Canadian Mennonite
Volume 10, No. 09
May 1, 2006


Telling of the living Lord

Last month, I had the chance to worship with First Mennonite Church in Calgary on Palm Sunday morning. Within a few minutes of walking through the front door, I was approached by Art Janz, who welcomed me with a handshake and then reached into his pocket and pressed something into my hand.

It turned out to be a set of pieces to a wooden puzzle he had made himself. I just wasn’t to play with it during the sermon, he told me with a smile. Good advice, I responded. Since I was preaching that morning, it was even better advice than he thought!

Pastor Marv Thiessen told me later that pretty much every visitor who walks through their doors gets a puzzle from Art. I don’t think I’m giving too much away to future newcomers to First Calgary to say the puzzle makes a cross when you assemble it. In fact, there was a big clue right on the puzzle: a small cross and “John 3:16” were inked onto on of the larger pieces.

However, for such a small puzzle, it took an embarrassingly long time to figure out how to match it up. Even though I knew what the end result would be, I moved the pieces around and around, and couldn’t make anything other than abstract wood patterns. I thought it might be a candle for a while, despite the picture of the cross on the wood, because that’s the only shape I was sort of getting. Upon my return home, the puzzle sat on our diningroom table for a few days while my wife and I worked on it from time to time. Then one day I entered the dining room and, lo and behold, I found the completed cross on the table—thanks to her.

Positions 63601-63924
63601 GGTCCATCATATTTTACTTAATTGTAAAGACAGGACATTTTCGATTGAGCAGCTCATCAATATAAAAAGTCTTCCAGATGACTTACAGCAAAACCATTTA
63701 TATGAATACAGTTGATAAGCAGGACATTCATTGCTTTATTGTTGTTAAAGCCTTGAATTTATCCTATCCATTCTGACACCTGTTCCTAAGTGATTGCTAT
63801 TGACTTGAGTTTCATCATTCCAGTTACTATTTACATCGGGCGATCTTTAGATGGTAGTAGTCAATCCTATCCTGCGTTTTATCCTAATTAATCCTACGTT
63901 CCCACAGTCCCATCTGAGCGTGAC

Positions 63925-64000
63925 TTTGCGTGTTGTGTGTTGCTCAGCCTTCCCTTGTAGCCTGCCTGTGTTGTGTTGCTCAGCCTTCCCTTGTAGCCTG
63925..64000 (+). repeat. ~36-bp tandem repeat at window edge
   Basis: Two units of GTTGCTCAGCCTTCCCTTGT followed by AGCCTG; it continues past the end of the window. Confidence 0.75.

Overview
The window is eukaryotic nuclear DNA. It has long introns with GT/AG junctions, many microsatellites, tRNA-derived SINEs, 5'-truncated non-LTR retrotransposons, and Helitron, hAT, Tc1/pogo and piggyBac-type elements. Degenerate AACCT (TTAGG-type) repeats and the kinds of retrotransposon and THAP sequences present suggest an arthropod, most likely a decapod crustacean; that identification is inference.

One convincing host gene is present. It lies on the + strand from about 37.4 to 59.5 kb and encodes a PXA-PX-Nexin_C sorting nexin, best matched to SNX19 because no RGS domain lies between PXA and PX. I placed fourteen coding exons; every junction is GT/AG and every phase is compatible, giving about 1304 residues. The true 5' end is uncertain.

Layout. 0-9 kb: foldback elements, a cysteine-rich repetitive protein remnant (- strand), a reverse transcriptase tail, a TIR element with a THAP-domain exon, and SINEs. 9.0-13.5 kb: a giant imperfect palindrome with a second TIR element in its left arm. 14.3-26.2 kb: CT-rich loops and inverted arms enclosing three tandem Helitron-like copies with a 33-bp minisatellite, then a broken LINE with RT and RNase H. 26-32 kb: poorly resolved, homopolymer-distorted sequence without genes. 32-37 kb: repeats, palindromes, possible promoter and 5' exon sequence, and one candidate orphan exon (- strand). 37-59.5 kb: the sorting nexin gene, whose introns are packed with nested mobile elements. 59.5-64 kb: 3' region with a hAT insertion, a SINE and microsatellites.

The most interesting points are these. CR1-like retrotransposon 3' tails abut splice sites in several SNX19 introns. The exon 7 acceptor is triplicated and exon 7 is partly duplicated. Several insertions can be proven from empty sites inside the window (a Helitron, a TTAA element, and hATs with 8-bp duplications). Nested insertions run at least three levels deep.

Now that we are living in the joy of the Easter season, it’s an especially good time to be thinking about empty crosses. Two images have stayed with me out of this.

On the giving side, there is the spiritual discipline of being a cross-bearer. We all need to have something from Jesus’ message in our pockets, ready to have at hand when we meet someone new. Telling others of the living Lord is our joy and our responsibility as Christians.
On the receiving end is the story of assembling a cross out of the fragments we have been given.

We know the story. Our Lord has risen! The kingdom of heaven awaits us. The power of God over sin and death has been proven. But we have to keep putting the pieces together through daily obedience. So often we see God’s salvation plan only in half-assembled pieces.

Like the disciples walking to Emmaus on the day we now know as Easter Sunday, we have a hard time seeing that salvation story even when it is right in front of us.

As we read in Luke 24, “They said to each other, ‘Were not our hearts burning within us while he was talking to us on the road, while he was opening the Scriptures to us?’ That same hour they got up and returned to Jerusalem; and they found the eleven and their companions gathered together. They were saying, ‘The Lord has risen indeed, and he has appeared to Simon!’ Then they told what had happened on the road, and how he had been made known to them in the breaking of the bread.’”

Thank you, Art, for telling me about the risen Lord in your way. Yes, he has risen indeed!

—Tim Miller Dyck

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